Ghana, UK Inch Closer to Post-Brexit Trade Deal

The United Kingdom and Ghana have moved closer to reaching a post-Brexit agreement, although, it will not meet the UK’s Brexit deadline.

Ghana had hoped the deal will be struck in good time to prevent it from the new default charges that will come with transacting with the UK as a non-EU member.

The deal is to help Ghana trade under same rules as the UK enjoyed while it was a member of the EU. The United Kingdom is expected to complete its exit from the EU on the 1st of January 2021.

Protecting its trade, the UK has signed continuity agreements with 63 countries with hopes of protecting £855bn of trade. It has already struck agreements with Canada, Switzerland and many others.

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The UK has however not been able to reach an agreement with Ghana over trade continuity, with the British government expected to submit new legislations implementing its continuity of trade with countries later on Thursday.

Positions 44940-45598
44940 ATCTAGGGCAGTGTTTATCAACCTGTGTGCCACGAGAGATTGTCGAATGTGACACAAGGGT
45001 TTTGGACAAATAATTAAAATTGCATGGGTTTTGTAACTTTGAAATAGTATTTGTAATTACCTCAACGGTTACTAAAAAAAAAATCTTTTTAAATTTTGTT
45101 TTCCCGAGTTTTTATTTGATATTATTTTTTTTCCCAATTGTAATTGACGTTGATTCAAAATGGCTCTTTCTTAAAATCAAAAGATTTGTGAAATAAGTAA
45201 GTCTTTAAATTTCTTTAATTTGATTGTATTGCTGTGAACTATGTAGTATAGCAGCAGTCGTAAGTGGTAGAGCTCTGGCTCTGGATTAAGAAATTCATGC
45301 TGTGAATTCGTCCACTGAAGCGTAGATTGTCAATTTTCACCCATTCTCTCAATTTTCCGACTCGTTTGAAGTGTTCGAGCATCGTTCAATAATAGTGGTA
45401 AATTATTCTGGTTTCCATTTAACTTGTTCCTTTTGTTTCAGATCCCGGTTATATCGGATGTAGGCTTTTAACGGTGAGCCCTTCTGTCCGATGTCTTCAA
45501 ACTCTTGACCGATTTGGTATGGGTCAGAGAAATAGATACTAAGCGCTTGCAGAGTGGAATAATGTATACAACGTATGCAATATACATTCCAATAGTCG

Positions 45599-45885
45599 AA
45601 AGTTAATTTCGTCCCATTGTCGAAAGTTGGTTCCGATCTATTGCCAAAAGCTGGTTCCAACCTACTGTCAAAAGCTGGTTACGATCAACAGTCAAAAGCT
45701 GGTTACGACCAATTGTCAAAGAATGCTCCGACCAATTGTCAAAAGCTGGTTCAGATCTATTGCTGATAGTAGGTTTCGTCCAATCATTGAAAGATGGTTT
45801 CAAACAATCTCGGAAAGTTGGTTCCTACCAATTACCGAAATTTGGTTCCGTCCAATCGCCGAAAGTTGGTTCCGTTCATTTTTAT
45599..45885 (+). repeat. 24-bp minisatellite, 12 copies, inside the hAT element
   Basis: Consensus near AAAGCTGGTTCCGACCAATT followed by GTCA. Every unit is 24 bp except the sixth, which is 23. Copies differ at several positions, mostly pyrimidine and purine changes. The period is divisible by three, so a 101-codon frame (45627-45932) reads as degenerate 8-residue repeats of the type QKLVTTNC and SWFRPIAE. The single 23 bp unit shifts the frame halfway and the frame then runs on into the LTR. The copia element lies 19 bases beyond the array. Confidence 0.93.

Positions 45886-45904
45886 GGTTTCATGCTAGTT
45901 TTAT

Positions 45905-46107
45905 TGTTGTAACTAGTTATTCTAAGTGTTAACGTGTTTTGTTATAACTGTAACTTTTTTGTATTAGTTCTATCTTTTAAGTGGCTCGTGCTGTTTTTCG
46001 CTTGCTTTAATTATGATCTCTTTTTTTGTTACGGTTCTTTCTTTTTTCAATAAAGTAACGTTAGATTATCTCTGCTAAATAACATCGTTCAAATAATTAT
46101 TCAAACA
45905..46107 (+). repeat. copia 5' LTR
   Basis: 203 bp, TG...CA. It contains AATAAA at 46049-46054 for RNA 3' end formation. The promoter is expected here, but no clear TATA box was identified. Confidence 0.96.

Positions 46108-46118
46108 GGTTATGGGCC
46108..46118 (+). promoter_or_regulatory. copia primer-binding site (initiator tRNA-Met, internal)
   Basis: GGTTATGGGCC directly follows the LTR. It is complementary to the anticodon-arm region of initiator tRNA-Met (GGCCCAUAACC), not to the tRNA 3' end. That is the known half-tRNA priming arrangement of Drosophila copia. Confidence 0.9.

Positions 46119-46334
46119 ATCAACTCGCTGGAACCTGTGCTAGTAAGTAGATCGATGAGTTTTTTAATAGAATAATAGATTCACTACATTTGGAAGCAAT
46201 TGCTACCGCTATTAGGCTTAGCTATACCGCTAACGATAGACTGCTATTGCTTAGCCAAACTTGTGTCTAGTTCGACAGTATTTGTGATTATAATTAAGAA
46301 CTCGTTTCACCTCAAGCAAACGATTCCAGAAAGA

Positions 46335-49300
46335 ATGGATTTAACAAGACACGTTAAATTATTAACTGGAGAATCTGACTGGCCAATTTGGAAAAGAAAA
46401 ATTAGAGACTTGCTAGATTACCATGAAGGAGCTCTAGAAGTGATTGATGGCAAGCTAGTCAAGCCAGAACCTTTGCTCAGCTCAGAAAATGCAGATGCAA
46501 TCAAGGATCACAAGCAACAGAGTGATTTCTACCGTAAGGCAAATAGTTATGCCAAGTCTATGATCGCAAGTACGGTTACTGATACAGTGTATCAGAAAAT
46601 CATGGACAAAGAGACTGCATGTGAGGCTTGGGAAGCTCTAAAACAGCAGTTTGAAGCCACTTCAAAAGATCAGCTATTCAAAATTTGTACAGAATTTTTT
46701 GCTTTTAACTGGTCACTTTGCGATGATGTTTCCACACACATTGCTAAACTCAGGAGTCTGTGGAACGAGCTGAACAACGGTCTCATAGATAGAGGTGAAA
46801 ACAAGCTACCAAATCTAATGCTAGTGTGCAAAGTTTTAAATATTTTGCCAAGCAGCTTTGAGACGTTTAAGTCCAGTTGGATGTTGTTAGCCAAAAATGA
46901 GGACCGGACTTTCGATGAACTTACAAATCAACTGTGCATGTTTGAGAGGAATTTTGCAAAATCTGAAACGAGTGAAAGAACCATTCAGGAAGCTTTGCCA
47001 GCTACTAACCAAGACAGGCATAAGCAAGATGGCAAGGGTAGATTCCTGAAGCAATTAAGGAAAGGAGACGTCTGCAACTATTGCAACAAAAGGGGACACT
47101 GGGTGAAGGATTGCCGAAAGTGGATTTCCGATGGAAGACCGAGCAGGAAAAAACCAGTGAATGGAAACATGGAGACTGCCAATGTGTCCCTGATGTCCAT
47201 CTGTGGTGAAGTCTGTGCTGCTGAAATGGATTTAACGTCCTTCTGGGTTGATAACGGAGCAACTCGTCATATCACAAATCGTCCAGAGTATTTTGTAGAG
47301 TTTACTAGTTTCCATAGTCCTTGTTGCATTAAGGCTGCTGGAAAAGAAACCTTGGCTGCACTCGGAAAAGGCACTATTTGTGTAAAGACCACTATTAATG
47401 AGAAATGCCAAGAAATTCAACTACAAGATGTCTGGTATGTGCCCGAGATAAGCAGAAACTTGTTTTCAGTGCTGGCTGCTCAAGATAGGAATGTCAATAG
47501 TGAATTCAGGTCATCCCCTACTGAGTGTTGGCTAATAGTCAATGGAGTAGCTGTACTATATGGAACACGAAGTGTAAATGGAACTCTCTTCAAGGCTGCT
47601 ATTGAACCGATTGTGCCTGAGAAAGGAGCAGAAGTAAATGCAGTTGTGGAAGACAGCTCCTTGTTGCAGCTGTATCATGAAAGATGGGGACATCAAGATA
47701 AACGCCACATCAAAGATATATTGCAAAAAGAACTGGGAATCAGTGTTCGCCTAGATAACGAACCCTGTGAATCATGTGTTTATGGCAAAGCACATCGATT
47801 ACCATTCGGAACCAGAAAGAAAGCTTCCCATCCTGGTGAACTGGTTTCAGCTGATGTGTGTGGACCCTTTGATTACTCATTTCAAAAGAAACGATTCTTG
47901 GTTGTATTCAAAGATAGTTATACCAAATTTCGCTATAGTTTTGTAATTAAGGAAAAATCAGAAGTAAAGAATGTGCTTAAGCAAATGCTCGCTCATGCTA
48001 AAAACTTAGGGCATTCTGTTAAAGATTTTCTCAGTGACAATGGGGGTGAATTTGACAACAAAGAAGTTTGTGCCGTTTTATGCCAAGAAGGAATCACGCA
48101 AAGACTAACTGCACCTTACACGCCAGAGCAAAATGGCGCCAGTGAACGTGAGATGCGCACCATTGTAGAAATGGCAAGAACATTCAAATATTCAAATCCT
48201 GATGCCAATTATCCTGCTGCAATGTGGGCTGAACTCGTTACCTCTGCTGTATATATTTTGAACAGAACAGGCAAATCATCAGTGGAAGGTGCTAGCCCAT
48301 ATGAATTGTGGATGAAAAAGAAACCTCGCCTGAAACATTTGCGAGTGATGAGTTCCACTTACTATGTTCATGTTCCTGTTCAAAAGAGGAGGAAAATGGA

Ghana’s imports from the UK will still be subjected to the tariffs of the World Trade Organisation until a deal is struck.

One of the UK’s biggest partners in Africa, Ghana is expected to reach a deal soon, with the period of implementation still unknown.

In 2019 alone, Britain exported goods worth over £700m to Ghana while the cocoa-rich West African country exported goods in the region of £500m to the UK with majority being oil, fruits, cocoa, and fish.

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Ghana is leading a West African drive to import food commodities and other needed items to the United Kingdom. This however is being made difficult by heavy tariffs by the UK government, as a non-EU member.

Experts believe the UK’s trade agreements with Africa can be set under new terms to ease the exportation of goods from the continent, with local producers, especially farmers getting protection.

The UK in past months had played hardball in getting a deal over the line. Ghana and other West African countries sought a roll-over of trade agreements like the ones that existed while Britain was still in the EU.

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